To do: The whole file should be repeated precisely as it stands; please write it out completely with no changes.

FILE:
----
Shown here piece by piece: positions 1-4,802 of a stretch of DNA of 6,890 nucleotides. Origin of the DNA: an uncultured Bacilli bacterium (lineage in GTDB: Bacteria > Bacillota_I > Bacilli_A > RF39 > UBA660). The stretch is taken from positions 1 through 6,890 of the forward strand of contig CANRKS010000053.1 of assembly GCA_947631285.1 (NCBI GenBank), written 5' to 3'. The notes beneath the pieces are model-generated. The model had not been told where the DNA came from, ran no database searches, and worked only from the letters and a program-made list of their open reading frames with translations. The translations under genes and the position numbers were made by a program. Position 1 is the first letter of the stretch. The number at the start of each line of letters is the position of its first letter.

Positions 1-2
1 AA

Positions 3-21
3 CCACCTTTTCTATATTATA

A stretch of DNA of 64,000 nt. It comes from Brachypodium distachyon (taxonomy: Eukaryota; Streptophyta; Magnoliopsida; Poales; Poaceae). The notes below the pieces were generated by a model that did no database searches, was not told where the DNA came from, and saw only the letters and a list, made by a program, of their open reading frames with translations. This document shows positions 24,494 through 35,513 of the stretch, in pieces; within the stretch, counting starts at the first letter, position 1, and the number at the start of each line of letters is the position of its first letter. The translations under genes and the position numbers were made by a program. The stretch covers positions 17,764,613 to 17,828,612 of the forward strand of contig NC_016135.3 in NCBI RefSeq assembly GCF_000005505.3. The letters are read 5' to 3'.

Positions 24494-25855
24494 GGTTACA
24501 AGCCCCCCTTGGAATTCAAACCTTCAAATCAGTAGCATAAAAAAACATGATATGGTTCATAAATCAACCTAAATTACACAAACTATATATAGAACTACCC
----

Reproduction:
Shown here piece by piece: positions 1-4,802 of a stretch of DNA of 6,890 nucleotides. Origin of the DNA: an uncultured Bacilli bacterium (lineage in GTDB: Bacteria > Bacillota_I > Bacilli_A > RF39 > UBA660). The stretch is taken from positions 1 through 6,890 of the forward strand of contig CANRKS010000053.1 of assembly GCA_947631285.1 (NCBI GenBank), written 5' to 3'. The notes beneath the pieces are model-generated. The model had not been told where the DNA came from, ran no database searches, and worked only from the letters and a program-made list of their open reading frames with translations. The translations under genes and the position numbers were made by a program. Position 1 is the first letter of the stretch. The number at the start of each line of letters is the position of its first letter.

Positions 1-2
1 AA

Positions 3-21
3 CCACCTTTTCTATATTATA

A stretch of DNA of 64,000 nt. It comes from Brachypodium distachyon (taxonomy: Eukaryota; Streptophyta; Magnoliopsida; Poales; Poaceae). The notes below the pieces were generated by a model that did no database searches, was not told where the DNA came from, and saw only the letters and a list, made by a program, of their open reading frames with translations. This document shows positions 24,494 through 35,513 of the stretch, in pieces; within the stretch, counting starts at the first letter, position 1, and the number at the start of each line of letters is the position of its first letter. The translations under genes and the position numbers were made by a program. The stretch covers positions 17,764,613 to 17,828,612 of the forward strand of contig NC_016135.3 in NCBI RefSeq assembly GCF_000005505.3. The letters are read 5' to 3'.

Positions 24494-25855
24494 GGTTACA
24501 AGCCCCCCTTGGAATTCAAACCTTCAAATCAGTAGCATAAAAAAACATGATATGGTTCATAAATCAACCTAAATTACACAAACTATATATAGAACTACCC